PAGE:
Supercomputer simulation reverse engineers star cluster formation

Star clusters like those in the vast Tarantula nebula likely formed in a predictable manner following the same blueprint, computer simulations suggest. Image: ESO/IDA/Danish 1.5 m/R. Gendler, C. C. Thöne, C. Féron, and J.-E. Ovaldsen.

Want to build a star cluster?

Take a dense cloud of interstellar gas 500 light years across, throw in the right amounts of turbulence, gravity and radiation pressure and then sit tight for five million years or so. When your timer goes off, you should end up with clusters of bright stars that can merge with others to form even vaster globular clusters.

“Our work shows that, given a large enough collection of gas, a massive star cluster is the natural outcome,” says Corey Howard, co-author of a paper published 25 June in the journal Nature Astronomy.

“Since massive star clusters trace the conditions of the galaxies in which they form, we may also be able use this knowledge to reverse-engineer the conditions in the distant universe,” he added.

Corey, Ralph Pudritz and William Harris at McMaster University developed sophisticated software that can simulate the evolution of star clusters. Using Canada’s largest supercomputer centre, the researchers ran the simulation for a month, creating simulated clusters that closely match their counterparts across the Milky Way.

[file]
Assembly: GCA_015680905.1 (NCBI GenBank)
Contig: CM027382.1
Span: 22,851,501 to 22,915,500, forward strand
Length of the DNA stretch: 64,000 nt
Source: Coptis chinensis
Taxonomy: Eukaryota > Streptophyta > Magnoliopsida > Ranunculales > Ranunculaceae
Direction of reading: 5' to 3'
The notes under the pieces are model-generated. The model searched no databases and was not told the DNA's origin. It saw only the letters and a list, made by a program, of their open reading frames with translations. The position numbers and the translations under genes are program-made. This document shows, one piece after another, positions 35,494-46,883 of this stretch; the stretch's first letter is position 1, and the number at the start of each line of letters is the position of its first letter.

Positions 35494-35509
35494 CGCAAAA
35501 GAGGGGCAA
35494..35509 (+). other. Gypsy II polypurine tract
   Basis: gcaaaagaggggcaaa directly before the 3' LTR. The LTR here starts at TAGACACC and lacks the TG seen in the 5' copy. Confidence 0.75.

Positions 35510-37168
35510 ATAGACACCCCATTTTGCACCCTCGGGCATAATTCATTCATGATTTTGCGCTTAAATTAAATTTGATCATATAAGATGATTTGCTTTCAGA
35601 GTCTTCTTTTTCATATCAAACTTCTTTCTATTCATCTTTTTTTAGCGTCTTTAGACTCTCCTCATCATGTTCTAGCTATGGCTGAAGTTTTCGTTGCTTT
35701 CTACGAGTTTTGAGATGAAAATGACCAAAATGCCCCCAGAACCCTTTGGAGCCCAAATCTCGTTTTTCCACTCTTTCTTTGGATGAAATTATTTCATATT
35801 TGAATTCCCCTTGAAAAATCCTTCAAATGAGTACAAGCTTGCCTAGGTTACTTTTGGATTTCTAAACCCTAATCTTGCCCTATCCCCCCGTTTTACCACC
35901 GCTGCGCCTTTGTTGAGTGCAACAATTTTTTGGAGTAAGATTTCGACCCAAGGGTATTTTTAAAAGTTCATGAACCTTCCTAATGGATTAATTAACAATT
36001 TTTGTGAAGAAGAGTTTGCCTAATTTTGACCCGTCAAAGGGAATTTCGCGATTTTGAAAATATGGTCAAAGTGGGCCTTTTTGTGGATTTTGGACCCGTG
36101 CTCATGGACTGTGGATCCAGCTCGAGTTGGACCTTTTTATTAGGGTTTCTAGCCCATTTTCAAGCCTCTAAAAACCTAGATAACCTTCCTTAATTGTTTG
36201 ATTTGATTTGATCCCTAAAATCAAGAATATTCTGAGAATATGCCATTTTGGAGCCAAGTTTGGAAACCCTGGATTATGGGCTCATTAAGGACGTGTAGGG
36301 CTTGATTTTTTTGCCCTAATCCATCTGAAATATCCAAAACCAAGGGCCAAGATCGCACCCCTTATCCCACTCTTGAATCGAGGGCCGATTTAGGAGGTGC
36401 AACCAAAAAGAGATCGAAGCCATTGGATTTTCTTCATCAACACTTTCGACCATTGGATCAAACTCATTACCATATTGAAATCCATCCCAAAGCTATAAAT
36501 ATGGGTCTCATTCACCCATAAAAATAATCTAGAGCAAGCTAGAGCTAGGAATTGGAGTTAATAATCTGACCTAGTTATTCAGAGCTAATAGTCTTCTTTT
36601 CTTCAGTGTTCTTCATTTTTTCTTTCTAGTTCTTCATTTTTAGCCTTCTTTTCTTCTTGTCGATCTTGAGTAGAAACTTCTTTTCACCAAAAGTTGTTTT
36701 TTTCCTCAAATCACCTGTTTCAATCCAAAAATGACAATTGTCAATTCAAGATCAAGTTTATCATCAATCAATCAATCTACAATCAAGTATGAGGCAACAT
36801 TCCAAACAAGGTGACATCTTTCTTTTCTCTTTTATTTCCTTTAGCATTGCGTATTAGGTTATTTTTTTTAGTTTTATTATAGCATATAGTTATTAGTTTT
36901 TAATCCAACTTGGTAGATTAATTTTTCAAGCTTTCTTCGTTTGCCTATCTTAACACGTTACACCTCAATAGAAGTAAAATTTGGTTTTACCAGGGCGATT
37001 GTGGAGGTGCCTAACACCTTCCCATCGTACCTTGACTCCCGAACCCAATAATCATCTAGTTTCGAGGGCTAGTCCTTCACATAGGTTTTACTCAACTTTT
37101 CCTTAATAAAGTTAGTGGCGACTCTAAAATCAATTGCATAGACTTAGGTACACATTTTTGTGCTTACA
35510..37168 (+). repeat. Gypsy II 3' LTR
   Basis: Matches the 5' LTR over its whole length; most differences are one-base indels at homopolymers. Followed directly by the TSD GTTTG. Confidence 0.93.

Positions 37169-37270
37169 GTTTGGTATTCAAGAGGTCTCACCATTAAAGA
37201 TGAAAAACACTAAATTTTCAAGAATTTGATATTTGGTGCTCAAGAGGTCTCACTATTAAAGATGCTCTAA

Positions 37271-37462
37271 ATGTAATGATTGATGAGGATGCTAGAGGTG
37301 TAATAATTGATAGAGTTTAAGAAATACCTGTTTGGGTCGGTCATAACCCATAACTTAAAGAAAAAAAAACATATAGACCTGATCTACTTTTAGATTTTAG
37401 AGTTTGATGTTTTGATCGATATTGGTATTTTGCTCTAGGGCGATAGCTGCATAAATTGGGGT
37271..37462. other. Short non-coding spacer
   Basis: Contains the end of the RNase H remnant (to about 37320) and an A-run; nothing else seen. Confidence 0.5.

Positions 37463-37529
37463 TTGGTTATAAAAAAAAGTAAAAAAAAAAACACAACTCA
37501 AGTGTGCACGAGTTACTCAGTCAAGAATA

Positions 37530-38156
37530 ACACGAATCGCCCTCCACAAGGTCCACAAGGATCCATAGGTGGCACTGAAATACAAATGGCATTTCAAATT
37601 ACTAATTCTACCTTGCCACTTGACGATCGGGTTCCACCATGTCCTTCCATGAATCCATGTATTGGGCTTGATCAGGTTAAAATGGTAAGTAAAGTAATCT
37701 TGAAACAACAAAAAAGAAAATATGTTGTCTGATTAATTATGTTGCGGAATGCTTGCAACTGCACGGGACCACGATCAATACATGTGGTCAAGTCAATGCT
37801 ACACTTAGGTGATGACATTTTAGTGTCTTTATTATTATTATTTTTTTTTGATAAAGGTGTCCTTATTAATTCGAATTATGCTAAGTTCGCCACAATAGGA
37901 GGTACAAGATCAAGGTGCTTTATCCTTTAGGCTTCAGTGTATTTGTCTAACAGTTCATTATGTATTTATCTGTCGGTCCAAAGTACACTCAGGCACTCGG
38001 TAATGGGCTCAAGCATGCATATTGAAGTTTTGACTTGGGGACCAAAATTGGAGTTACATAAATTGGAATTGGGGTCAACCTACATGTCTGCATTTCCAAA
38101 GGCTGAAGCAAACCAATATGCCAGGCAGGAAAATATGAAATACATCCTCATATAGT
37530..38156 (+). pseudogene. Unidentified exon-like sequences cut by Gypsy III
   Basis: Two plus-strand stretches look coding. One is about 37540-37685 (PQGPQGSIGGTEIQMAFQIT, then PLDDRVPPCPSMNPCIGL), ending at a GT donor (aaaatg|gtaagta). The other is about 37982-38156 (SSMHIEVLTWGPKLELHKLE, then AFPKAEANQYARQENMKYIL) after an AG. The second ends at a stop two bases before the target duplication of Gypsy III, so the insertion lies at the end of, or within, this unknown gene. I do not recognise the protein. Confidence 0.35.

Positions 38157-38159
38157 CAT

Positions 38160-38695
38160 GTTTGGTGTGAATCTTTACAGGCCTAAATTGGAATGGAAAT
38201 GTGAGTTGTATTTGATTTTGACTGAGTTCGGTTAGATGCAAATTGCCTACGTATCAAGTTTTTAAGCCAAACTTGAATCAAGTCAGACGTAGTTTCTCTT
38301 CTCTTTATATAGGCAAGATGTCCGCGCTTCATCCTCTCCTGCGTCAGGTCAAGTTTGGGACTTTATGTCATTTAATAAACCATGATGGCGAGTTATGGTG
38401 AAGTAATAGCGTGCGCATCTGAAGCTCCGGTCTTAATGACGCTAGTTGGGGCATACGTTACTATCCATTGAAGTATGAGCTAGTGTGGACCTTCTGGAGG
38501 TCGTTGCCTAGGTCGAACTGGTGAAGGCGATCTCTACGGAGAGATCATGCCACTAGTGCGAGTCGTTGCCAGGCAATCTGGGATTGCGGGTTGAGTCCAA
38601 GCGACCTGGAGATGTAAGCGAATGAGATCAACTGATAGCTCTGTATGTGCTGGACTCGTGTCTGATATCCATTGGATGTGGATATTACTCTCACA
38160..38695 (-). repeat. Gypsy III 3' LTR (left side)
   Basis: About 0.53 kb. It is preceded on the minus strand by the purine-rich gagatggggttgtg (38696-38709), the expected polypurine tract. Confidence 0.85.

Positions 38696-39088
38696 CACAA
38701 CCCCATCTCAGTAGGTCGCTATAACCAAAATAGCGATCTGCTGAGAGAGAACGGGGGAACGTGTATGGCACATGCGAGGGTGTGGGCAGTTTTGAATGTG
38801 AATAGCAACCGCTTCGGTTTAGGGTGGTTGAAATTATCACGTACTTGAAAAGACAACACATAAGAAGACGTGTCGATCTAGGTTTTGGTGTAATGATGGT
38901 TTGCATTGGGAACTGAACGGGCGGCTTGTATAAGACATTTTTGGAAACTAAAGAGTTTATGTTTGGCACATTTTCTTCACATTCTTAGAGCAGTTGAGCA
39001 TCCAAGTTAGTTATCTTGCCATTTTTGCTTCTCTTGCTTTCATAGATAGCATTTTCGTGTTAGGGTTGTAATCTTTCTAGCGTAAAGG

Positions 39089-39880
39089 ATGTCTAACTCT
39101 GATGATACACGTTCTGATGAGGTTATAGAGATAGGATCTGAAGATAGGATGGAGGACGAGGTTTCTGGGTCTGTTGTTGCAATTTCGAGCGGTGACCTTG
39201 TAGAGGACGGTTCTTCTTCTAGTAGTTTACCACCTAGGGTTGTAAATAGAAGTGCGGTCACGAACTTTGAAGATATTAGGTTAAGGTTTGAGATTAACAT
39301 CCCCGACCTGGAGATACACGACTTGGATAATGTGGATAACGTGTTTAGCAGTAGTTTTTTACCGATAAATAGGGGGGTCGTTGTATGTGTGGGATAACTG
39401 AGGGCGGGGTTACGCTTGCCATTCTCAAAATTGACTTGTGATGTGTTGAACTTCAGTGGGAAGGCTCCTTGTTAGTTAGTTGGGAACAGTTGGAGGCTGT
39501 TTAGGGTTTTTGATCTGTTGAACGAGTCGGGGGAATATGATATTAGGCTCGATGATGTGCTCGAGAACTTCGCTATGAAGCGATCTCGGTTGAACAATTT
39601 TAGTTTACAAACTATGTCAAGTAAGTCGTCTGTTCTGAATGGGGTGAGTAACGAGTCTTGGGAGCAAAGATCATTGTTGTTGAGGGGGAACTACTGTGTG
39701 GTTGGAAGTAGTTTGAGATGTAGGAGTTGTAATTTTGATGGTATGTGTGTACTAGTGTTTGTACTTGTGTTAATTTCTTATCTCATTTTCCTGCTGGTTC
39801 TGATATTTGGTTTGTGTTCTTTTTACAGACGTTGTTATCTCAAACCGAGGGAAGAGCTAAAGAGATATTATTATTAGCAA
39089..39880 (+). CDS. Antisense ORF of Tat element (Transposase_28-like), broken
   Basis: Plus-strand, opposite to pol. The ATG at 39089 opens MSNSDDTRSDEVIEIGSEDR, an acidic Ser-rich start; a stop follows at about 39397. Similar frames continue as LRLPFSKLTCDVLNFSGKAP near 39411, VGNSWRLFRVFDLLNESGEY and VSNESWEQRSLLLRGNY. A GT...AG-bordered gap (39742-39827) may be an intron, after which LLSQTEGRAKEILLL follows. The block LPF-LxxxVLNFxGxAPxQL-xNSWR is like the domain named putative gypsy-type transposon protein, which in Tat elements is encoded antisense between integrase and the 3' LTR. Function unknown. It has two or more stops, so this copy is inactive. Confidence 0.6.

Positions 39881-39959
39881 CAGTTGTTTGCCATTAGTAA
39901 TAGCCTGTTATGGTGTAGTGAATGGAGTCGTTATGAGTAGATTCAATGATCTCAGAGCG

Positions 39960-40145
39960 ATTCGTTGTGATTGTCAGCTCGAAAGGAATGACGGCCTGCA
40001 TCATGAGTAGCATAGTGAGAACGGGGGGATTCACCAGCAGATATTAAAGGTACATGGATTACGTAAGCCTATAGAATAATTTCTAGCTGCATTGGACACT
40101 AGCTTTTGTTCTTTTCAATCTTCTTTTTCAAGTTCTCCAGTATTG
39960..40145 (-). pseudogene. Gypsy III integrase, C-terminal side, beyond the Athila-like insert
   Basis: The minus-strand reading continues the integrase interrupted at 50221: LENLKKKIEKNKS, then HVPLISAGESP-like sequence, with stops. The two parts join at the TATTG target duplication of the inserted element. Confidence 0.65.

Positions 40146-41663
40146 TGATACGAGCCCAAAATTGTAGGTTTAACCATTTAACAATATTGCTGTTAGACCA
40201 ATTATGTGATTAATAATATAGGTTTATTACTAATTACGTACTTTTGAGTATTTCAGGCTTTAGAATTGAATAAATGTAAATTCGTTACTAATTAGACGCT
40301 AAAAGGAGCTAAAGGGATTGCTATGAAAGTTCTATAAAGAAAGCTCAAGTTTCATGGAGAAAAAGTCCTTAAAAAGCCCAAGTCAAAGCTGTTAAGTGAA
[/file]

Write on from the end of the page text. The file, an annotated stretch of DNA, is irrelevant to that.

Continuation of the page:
The research indicates star clusters, regardless of their size, form in the same way. Changing the amount of gas available at the start of the simulation, and taking turbulence, gravity and radiation pressure into account, results in clusters of various sizes over the course of a few million years.

“This is the first convincing route to modelling the formation of star clusters,” Harris said. “It applies across all mass scales – little clusters and big ones – and it should work at any particular time in the universe’s history, in any particular galaxy.”